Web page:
An alternative fairytale in bite-sized portions
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Suitable for family reading
A heaviness settled over Euphemia as she read Lucinda’s email, breaking the news that Bertie had died.
The words blurred as she emailed back, asking the lass to give her a video call. Cindy replied that her laptop’s webcam didn’t work and neither did the microphone. The computer was a cast-off, salvaged from a stepsister’s waste bin.
Euphemia’s intuition prickled.
Next afternoon she was again online when a call alert sounded.
‘Hello, Aunt Phemie. Can you hear me?’
‘I can hear ye fine, lass. It’s grand to hear your voice. You got your microphone working then?’
‘Harriet fixed it for me. She’s reinstalled it, but we can’t get the webcam to work.’
She remembered Harriet was the youngest stepsister. Maybe her fears were unjustified.
She could sense someone was with Cindy. ‘I’m pleased to meet you, Harriet,’ she said to the invisible listener, ‘and I thank you. You’re a good lass.’
Through the laptop came the hollow sound of feet scurrying up wooden stairs.
‘You’ve embarrassed her, Aunt Phee. She’s not used to praise. Her sisters are mean to her.’
‘They’re still living at Fincham House, are they?’
‘It belongs to stepmother now. Buttons and I have the basement.’
Of course they did; that’s where the kitchen was located. Bertie’s old dog was still alive, then.
‘Do you spend much time with them?’
‘Well… stepmother’s allergic to dogs. And I prefer Buttons’ company.’
Allergic? She didn’t recall any sneezing at the wedding when Buttons had followed the bridesmaids wearing a bow tie.
‘Well my webcam works fine,’ she said, ‘and if you click on that little picture of a movie camera you should be able to see me.’
‘It works! You haven’t changed a bit, Aunt Phemie.’
There were tears in Lucinda’s voice. Buttons barked in the background.
‘Your picture keeps freezing on the screen, Aunt Phee – can you still hear me?’
‘Dinnae fret, hen. I’m coming home. Give my love to Buttons.’
At Regalia’s Whittington Airport, passengers were held on board after the plane touched down. A stowaway had been discovered in the baggage hold.
From her window seat, Euphemia watched security guards escort a squat figure from the plane. The poor man was shivering in spite of a blanket from which his head protruded through a hole in the centre. His wide straw hat quivered as two tall officers hauled him across the tarmac, followed by a guard carrying two large knives, a gun, and a long ammunition belt that threatened to trip him.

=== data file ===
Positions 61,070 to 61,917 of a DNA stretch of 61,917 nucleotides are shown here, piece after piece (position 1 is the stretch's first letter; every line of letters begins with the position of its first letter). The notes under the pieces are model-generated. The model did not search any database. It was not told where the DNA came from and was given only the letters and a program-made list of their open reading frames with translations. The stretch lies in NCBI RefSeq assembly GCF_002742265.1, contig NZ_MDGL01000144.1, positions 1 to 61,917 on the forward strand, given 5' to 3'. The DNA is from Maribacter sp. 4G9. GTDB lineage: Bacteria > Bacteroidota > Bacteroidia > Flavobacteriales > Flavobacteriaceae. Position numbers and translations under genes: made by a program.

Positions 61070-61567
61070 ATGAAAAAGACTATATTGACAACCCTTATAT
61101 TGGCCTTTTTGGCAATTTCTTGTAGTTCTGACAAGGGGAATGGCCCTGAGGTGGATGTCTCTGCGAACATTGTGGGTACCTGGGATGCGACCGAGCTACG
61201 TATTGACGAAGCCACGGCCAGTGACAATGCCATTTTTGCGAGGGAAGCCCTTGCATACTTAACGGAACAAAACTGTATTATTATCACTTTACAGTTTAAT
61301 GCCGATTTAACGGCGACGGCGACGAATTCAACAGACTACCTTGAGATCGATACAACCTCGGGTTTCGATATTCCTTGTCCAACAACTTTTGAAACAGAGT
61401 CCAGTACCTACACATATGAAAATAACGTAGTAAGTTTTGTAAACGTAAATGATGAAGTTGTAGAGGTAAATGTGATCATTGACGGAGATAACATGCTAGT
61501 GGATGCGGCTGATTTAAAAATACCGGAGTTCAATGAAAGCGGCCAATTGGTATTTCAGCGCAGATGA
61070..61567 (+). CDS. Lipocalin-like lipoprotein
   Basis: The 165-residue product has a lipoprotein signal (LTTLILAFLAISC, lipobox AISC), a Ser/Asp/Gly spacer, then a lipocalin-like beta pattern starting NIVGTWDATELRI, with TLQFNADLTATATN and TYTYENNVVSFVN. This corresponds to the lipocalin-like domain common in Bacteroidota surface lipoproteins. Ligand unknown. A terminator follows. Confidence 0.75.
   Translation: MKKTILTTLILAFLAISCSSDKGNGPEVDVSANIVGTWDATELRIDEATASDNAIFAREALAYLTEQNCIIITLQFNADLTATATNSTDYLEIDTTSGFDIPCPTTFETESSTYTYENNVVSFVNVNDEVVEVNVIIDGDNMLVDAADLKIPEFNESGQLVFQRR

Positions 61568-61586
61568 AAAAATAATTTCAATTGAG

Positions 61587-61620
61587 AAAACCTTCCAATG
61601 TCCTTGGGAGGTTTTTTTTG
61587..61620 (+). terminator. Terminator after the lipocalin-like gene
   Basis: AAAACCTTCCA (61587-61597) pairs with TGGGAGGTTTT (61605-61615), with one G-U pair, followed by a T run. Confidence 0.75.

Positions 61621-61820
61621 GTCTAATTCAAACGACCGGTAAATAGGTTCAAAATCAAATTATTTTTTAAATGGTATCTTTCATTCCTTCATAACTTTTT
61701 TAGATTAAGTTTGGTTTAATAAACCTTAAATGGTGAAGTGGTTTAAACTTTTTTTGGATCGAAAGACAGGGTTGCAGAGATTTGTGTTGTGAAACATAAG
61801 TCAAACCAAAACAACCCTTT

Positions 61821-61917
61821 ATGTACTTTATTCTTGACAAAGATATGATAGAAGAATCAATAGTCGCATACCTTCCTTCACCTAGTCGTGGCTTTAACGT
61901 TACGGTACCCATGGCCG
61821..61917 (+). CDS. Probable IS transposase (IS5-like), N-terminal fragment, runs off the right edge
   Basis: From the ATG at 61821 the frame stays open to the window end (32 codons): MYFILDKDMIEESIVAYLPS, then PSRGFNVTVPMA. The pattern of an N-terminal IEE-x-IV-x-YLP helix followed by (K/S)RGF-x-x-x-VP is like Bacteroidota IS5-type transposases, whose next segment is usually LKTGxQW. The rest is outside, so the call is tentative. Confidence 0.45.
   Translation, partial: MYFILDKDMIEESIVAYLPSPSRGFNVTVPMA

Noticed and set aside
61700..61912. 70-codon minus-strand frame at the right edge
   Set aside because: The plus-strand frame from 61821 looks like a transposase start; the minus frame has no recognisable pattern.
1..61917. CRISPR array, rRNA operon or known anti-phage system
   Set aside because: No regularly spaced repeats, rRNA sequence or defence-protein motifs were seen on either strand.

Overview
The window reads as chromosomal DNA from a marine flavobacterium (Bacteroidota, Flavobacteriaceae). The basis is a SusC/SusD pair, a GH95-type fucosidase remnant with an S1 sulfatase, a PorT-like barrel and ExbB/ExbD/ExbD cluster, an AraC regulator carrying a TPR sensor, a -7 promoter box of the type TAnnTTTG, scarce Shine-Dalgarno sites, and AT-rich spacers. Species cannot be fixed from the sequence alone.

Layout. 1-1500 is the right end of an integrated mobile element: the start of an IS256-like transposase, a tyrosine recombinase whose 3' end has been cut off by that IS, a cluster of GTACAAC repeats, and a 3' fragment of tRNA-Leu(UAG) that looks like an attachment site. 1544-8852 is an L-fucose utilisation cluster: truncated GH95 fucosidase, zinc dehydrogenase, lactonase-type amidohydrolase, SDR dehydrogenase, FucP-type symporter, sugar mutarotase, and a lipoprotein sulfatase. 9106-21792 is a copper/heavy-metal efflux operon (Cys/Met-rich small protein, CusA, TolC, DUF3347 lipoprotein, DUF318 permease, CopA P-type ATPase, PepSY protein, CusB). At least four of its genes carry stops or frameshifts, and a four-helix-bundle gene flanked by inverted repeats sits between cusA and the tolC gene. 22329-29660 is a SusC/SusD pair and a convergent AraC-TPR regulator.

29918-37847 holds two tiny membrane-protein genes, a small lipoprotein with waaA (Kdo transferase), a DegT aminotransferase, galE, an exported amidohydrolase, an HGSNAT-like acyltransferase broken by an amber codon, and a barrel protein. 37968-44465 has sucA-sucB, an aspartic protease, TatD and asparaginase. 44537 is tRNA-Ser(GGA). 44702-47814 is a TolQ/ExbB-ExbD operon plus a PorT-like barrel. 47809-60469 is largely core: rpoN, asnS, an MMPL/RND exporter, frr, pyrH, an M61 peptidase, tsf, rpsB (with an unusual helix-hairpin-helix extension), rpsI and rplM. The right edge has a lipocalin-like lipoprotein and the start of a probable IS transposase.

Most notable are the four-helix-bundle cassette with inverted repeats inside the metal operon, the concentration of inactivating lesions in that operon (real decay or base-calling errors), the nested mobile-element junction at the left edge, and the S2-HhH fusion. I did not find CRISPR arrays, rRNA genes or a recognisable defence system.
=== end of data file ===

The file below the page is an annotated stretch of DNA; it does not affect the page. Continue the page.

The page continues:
Eventually, the passengers disembarked, and Euphemia made her way through the busy airport. She was entering a revolving door to exit the terminal when a commotion erupted behind a door marked ‘Security’.
As she stepped into the nearest taxi, relieved to have avoided another delay, she hardly registered the sirens wailing towards the airport as the taxi drove away.
Thank you, dear friend, for your excellent advice. The Royal Physician has confirmed that my father was poisoned – but you suspected that, did you not?
I have asked him to keep this information to ourselves for a time.
Yu’qub’s doctor friend – he who certificated our father’s death – has lately purchased a yacht and a new Mercedes car.
Those who opposed my father’s reforms now court Yu’qub’s favour. I do not wish to believe that my half-brother is plotting to supplant me, but I cannot ignore the possibility.
Princess Mona of Carmalay agrees with me that it would be insensitive to marry next month, so soon after my father’s death. We have postponed our wedding until a more auspicious time.
One of the reforms my father proposed was to include his daughters in the line of succession. My first act as Emir will be to implement this. Should I then die without an heir, my sister will succeed me as Emira, since she is older than Yu’qub.
If he intends to depose me, this may force him to act quickly and I will be ready. I cannot detain him without proof; it would send my people the wrong message.
I would that you were here to advise me, as you advised my father.
You are wise to consider the effect on your people, but be careful, my young friend. Poison is not the only threat.
I cannot yet travel to Djalladin, but I am sure you will judge for yourself when to walk boldly and when to tread carefully.
My good wishes go with you. Euphemia.